Skip to contents
Austin, Garfield Park, North Lawndale

As Violence Grips The West Side, New Task Force Aims To Address Mental Health Crisis: ‘It’s OK To Seek Out Help’

The task force will focus on community outreach to help residents break the cycle of trauma.

Mekhi James' mother holds a photo of her 3-year-old son at a vigil for shooting victims in Austin.
Pascal Sabino / Block Club Chicago
  • Credibility:

AUSTIN — A new West Side Behavioral Health Task Force convened by State Rep. La Shawn Ford will address the community trauma at the root of much of the violence in the area.

The task force is made up of mental health organizations, outreach groups and social service agencies that will work to bridge the gaps between the behavioral health resources in the area. The group will coordinate local programs to deliver the appropriate resources where they are needed most and raise awareness of the community trauma that has become normalized on the West Side.

Members of the task force, including Loretto Hospital, are working to expand their mental and behavioral health programs.

“With the level of violence on the West Side, psychological trauma care is mandatory for our families,” Ford said. “Violence is a result of poverty and must be addressed with increased human services and support.”

Rashad Saafir, who chairs the task force and leads the Bobby E. Wright Comprehensive Behavioral Health Center, said the collaborative formed after the wave of gun violence over Fathers Day weekend. The murders of 13-year-old Amaria Jones and 3-year-old Mekhi James in Austin made it clear there is a mental health issue and a cycle of trauma on the West Side that needs to be broken, Saafir said.

Saafir said residents suffer a tremendous burden from institutional racism, high unemployment and limited access to resources, which creates the conditions where internalized anger and behavioral health issues thrive.

“We have generations of African Americans who live in these communities whose lives have been demeaned in some very fundamental ways. And actually it is kind of the culture or the nexus for some of the violence that we are seeing,” Saafir said. “A lot of it is an inability to regulate normal human emotions like anger.”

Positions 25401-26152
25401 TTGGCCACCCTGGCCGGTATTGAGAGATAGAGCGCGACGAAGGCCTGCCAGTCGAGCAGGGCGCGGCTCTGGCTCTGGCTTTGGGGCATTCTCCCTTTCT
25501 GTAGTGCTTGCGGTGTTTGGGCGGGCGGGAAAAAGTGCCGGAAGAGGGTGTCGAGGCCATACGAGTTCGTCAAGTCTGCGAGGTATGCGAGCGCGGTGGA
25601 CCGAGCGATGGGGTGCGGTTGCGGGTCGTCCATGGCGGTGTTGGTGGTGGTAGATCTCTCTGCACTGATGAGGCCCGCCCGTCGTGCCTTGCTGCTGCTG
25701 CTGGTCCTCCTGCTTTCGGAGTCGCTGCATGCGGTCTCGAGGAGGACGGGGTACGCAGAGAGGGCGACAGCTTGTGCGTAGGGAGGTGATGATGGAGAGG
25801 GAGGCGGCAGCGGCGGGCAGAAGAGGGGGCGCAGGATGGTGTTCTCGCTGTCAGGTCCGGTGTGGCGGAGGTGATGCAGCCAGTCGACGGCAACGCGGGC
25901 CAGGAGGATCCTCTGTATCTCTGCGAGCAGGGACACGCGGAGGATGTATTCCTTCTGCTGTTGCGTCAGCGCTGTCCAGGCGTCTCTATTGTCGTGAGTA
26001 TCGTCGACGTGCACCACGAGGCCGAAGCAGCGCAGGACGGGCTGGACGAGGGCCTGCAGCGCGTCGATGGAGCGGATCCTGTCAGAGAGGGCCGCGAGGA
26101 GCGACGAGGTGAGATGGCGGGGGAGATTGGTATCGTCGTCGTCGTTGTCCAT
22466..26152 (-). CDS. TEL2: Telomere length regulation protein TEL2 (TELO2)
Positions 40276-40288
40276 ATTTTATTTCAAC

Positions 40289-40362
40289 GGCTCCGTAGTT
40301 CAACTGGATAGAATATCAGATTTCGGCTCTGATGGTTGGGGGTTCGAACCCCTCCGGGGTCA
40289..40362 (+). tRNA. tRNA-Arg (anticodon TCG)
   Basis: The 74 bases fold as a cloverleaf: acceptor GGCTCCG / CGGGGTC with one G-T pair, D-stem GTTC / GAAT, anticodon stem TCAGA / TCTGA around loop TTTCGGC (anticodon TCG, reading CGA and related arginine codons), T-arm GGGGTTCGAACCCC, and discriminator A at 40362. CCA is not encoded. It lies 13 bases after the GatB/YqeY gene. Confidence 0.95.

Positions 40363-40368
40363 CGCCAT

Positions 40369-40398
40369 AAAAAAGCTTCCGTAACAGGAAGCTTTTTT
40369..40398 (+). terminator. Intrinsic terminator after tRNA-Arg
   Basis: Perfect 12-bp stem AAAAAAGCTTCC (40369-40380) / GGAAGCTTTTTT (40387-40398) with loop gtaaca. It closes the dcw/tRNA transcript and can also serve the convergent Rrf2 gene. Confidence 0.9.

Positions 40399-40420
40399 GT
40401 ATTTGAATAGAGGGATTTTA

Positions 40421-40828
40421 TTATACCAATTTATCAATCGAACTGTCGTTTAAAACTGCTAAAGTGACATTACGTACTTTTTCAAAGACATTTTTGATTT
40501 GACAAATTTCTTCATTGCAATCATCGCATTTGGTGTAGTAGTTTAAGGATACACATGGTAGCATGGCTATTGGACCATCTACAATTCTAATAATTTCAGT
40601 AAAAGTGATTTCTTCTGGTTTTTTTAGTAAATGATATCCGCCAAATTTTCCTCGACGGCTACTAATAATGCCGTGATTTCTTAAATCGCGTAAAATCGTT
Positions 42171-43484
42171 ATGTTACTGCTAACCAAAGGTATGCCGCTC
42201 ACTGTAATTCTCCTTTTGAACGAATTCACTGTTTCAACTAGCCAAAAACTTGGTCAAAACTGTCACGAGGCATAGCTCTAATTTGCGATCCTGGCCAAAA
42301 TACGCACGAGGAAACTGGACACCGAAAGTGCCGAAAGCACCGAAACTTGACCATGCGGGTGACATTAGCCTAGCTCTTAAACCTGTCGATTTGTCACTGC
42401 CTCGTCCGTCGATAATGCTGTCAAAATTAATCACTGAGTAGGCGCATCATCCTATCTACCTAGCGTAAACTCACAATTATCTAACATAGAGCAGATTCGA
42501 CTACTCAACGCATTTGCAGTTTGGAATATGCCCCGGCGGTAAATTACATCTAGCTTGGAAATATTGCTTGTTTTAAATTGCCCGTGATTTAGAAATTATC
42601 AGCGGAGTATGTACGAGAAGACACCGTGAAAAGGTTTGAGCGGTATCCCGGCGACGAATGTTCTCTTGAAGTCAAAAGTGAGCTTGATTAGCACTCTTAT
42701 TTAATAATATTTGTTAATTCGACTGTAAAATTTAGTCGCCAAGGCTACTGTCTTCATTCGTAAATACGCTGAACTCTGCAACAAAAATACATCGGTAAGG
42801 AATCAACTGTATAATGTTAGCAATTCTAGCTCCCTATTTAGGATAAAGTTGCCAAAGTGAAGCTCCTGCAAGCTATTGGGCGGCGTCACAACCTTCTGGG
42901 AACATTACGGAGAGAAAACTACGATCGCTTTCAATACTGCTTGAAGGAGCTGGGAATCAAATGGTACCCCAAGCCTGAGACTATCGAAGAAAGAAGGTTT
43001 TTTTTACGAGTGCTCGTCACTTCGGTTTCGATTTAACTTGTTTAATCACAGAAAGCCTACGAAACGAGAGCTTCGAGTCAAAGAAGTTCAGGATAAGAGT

The outreach and screening work of the task force will address the need for community education on how to identify and manage trauma that often goes untreated. Outreach workers with partner organizations like Fathers Who Care and Habilitative Systems will help those who witness and are impacted by violence get the mental health services needed to break the cycle.

“We shouldn’t wait for people to get to the point where they’re experiencing some severe symptoms of trauma before they get help,” Saafir said. “We know that people who have been victimized and traumatized are likely to commit acts of violence in the community if that trauma is not dealt with.”

Habilitative Systems CEO Donald Dew said the task force is also working to support formerly incarcerated people and their families, as formerly incarcerated people often struggle with trauma as they navigate reentry into society. Their approach will connect the dots between behavioral health and the social determinants of wellness.

“Folks may very well be suffering from PTSD and we’re expecting for them to reconnect with the families,” Dew said. “But if housing is an issue or if employment is an issue, the task force is going to have to help not only that person, but their family to deal with some of those needs and issues associated with reentry.”

The task force hopes to overcome the silence and stigma around mental health by reaching beyond the walls of mental health centers and meeting people where they are at.

“There’s a stigma in the African American community. So we don’t take advantage of behavioral health services,” said Rev. Walter Amir Jones of Fathers Who Care.

Jones said building up trust and long-term relationships within the community can encourage people to open up about their struggles with mental health.

“The purpose of being boots on the ground is to build up the trust to let folks know that it’s OK to seek out help,” Jones said. “It’s OK to say that you don’t feel good. It’s OK to understand there’s things going on that disrupt your whole way of life and put you in another state of mind.”

Pascal Sabino is a Report for America corps member covering Austin, North Lawndale and Garfield Park for Block Club Chicago.

Block Club Chicago’s coronavirus coverage is free for all readers. Block Club is an independent, 501(c)(3), journalist-run newsroom.

Subscribe to Block Club Chicago. Every dime we make funds reporting from Chicago’s neighborhoods.

Already subscribe? Click here to support Block Club with a tax-deductible donation.